Without the tense, dissonant music supporting our most cherished nightmares, we’d hear only the entirely un-frightening stomp of blood-soaked boot heels, the tickling scrape of fingernails on the coffin lid, or the sing-song chirp of a final warning screech. For certain, horror without its musical accompaniment would be as mirthful and merry as any skip through a midnight cemetery overrun by a murder of rabid crows.
But add some music – discordant violin stabs, bludgeoning timpani thunder strokes, creeping bass synthesizers, or the solemn knell of funeral bells – and you turn a cheerful image like an empty noose swinging in an abandoned corn field beneath a sickle moon into something truly chilling. …
Rome Ramirez is a singer and guitarist who also plays in the band Sublime With Rome. His reggae inspired rock style often includes a subtle use of vocal harmony and…
Sweater Beats is a Brooklyn-based producer who makes music for the bedroom. Combining sampled R&B vocals with Trap and boogie beats, he creates futuristic slow jams for the next generation. Seducing his studio to create remixes and originals both on Kastle’s label Symbols and Bondax’ label Just Us; listen for the forthcoming release Cloud City on HW&W.
Otis Brown III
Otis Brown III is best known in jazz circles as one of the two drummers with Joe Lovano’s Us Five – and for backing up its original bassist Esperanza Spalding in her solo career. Brown has also just released his debut album The Very Thought Of You via Blue Note Records. He is joined by an impressive roll call of artists like pianist Robert Glasper, saxophonist John Ellis and singers Bilal, Gretchen Parlato and Nikki Ross on tracks like “You’re Still The One,” a gospel reinvention of the Shania Twain hit single. …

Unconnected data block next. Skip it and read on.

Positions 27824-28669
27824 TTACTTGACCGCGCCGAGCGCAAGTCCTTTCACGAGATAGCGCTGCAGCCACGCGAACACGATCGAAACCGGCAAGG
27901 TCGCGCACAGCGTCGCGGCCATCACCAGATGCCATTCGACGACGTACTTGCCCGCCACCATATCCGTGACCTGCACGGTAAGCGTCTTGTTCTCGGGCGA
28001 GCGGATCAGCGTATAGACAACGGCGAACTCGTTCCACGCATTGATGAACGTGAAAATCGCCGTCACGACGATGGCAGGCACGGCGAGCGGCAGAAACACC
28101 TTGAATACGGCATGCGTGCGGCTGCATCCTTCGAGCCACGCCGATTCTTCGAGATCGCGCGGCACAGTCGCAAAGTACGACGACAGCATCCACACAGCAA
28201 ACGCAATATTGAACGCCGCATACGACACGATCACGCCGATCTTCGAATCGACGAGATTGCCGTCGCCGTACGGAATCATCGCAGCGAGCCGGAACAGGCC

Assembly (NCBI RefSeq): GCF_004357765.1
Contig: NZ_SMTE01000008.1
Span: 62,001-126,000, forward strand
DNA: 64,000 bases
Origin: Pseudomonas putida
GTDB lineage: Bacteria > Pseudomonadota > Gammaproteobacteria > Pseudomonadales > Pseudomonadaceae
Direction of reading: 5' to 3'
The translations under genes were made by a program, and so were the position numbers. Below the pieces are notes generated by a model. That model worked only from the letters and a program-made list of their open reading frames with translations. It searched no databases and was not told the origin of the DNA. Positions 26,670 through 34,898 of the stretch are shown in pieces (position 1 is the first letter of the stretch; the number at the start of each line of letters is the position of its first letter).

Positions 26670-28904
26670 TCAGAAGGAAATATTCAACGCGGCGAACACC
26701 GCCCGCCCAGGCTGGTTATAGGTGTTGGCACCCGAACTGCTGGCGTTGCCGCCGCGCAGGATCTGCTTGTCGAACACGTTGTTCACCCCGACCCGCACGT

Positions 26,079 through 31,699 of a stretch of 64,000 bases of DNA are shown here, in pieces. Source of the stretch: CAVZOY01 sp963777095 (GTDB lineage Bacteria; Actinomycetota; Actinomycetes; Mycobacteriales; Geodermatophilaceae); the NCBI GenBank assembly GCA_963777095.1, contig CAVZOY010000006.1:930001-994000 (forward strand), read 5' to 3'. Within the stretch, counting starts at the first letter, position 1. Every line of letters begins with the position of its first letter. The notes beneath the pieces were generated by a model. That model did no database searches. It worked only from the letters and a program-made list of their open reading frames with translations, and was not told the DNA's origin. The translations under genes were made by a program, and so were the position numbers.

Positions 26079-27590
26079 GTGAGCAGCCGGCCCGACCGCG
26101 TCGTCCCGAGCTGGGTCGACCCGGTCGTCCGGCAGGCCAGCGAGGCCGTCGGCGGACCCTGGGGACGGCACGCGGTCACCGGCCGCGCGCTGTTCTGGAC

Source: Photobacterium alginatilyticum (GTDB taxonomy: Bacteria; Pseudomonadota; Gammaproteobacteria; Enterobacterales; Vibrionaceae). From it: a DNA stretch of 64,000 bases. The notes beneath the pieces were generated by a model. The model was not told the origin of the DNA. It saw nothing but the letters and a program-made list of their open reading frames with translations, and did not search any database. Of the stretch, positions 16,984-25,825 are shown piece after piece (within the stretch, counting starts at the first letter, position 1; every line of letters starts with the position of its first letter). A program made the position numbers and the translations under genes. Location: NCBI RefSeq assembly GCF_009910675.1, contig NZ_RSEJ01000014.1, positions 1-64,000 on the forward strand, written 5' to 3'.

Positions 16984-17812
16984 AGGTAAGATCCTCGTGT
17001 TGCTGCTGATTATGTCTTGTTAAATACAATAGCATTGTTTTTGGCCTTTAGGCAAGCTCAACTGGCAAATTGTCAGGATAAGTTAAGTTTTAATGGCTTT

Golden Youth are a Nashville based duo whose alternative rock sound includes folk elements and intricate melodic phrasing. Other artists that can be heard on their station include Birdy, Merriment,…
Last month we shared the launch of our Thumb Moments campaign with our first artist, Lindsey Stirling. Within moments of thumbing up a Lindsey Stirling song, a few listeners were surprised with a totally live, one-on-one concert via video chat by Lindsey herself.
As promised, we are back with more and this time, Bush joined in on the fun, surprising listeners across the US (seriously – callers spanned Hawaii to Florida) with a series of intimate, one-on-one mini concerts. Callers literally became a part of the experience – their images created the backdrop while Bush performed an exclusive acoustic version of their new single “The Only Way Out.”
As you might imagine, these fans were pretty excited. See for yourself:
SoShy began her rise to fame in 2009 with the international hit “Morning After Dark” which she co-wrote and sang with Timbaland and Nelly Furtado. She performed the song live across the world, including the American Music Awards and Late Night With Conan O’Brien. Her debut album Crack The Code drops this fall along with its single “Whaeva Man,” which she describes as ‘Street Pop.’
Known for remixing Diplo and A-Trak, Kid Kamillion has also collaborated with Kid Sister, Mannie Fresh, Boys Noize and Spank Rock. This young fella’s been busy! Born in New Orleans, Kid Kamillion’s experience with southern hip-hop, New Orleans bounce and electronic music clearly influences his style. His new single “Pump This Party” overflows with trap beats, quirky samples and a very danceable vibe. …
Some years ago, I went through a low period as a long-term relationship came to an end. I was living in a tiny apartment in Paris, a city where I knew only one other person. I was broke, of course. It was winter, and my music–the whole reason I’d moved to Paris–was going nowhere. I subsisted on espresso and Gauloises cigarettes, long walks around the freezing, empty city, and Radiohead’s Kid A and OK Computer. Cliché, I’m aware, but forgive me. I was young.
My point, however, is that rather than seeking out some positive, inspiring music that could have helped shake me out of my gloom, I gravitated toward the saddest sounds I could fill my head with. And I know I’m not alone in this behavior.
There’s something about sad songs that holds a strong appeal for us as listeners. The pining vocals, the grand weeping sweep of strings, the dark shadow of the minor key and shattered glass spill of acoustic piano, they scratch some itch deep inside that the bounce and whirl of a chipper ditty can’t reach. …